The good news is that the Kinneret is filling up.

Thanks to the rains and the melting snow, the country’s most important water reservoir is likely to finish the winter season at its highest level for some years. The water experts and hydrologists tell us that if we have two such years in succession, the lake will reach its upper limit, perhaps necessitating the opening of the dam which prevents the free flow of water south into the River Jordan – or at least what used to be the River Jordan but is no more than a slow moving stream at present.

It is not only the abundant precipitation which has caused the lake to fill up. In recent years, Israel has finally started to desalinate water on a scale such that the pumping of water from the Kinneret though the national water carrier into the underground aquifers in the center of the country is not as critical as it used to be. For years, due to a combination of political and economic factors, the government refused to promote the construction of new water desalination plants, but given the severity of the water problem in recent years, they finally went ahead with the new projects, resulting in a significant increase in the amount of available sweet water for domestic consumption.

Regulating the pumping of water from the Kinneret in such a way that by the end of the rainy season, the country’s aquifers are filled to the maximum is a very delicate task for the country’s hydrologists and water planners. Storage in the underground aquifers is better than leaving water in the Kinneret if only because the rate of evaporation during the hot summer months is far lower. But pumping too much can deplete the Kinneret to levels which are too low, while pumping too little can bring about the potential flooding of the communities around the lake, including the city of Tiberias. The latter is offset by the opening of the dam, allowing surplus water to escape south into the Jordan River.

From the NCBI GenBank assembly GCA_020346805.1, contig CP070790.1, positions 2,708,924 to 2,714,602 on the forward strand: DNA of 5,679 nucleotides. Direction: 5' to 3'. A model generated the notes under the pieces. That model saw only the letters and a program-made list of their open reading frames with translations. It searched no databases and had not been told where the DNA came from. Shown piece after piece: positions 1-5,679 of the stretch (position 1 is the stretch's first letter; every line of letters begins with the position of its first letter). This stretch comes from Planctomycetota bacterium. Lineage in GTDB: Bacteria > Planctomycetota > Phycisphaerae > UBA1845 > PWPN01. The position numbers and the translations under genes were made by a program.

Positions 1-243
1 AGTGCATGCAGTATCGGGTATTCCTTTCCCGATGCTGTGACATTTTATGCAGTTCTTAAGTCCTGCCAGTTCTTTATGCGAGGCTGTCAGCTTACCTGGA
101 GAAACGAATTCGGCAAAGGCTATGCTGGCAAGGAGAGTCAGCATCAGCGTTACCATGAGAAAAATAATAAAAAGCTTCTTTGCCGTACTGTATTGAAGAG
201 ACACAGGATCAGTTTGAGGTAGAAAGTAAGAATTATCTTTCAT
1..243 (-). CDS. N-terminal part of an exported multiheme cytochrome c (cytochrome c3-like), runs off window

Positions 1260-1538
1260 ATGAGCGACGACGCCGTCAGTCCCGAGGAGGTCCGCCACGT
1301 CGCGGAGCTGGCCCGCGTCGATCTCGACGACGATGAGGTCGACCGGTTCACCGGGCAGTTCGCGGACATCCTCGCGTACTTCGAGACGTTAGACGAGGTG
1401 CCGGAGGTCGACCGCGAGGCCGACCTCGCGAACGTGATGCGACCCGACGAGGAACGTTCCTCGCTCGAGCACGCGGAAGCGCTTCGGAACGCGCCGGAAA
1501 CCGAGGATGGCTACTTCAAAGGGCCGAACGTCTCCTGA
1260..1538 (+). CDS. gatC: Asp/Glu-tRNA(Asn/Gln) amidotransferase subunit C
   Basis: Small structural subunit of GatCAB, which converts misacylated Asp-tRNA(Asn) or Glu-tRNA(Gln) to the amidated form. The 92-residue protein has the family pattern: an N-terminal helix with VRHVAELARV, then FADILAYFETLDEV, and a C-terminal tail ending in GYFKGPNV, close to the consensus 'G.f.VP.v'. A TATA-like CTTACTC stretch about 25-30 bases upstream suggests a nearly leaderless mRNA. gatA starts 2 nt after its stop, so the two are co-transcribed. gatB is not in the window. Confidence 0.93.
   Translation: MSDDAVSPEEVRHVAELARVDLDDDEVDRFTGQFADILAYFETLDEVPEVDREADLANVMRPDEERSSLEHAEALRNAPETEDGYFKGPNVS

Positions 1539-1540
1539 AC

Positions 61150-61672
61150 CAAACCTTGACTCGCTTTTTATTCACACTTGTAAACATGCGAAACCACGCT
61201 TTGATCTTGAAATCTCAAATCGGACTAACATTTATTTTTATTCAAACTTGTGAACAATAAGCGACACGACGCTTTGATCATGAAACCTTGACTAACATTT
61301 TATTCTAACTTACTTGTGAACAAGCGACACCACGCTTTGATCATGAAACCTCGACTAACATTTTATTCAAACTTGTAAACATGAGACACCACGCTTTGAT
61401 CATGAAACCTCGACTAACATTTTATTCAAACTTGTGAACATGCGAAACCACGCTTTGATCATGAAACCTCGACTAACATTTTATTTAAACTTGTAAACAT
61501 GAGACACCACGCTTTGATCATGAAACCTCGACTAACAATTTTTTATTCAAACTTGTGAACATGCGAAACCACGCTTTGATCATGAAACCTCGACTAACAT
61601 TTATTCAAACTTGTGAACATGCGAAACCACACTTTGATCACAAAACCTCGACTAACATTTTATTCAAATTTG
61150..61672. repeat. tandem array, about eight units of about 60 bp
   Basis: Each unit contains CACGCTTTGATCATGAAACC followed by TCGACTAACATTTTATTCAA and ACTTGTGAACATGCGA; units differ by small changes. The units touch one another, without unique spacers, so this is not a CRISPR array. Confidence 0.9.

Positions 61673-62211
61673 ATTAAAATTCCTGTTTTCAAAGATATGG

While this is positive in terms of the rejuvenation of the Jordan River and the tourism potential along the Jordan Valley, it is perceived as an exercise in water wastage given the long-term scarcity of water in the region as a whole. This, in turn, affects the amount of water flowing into the Dead Sea, which has been receding at the rate of almost a meter a year during the past decade. The northern section of the Dead Sea is, in effect, little more than an artificial lake, with much of its water – especially in the hotel tourism areas – flowing through a canal from the now disconnected southern section of the sea.

The renaissance of the idea of a Dead-Red Canal, in which a canal and pipeline would bring water into the Dead Sea from the Gulf of Aqaba to the south, increasing the country’s hydroelectric capacity on the way, would signify a total reversal of the of the direction of water flow into the Dead Sea. The canal idea, which is supported by Jordan, but which is strongly opposed by the environmental lobbies in Israel, would enable the production of hydroelectric power which in turn could be used for even more water desalination.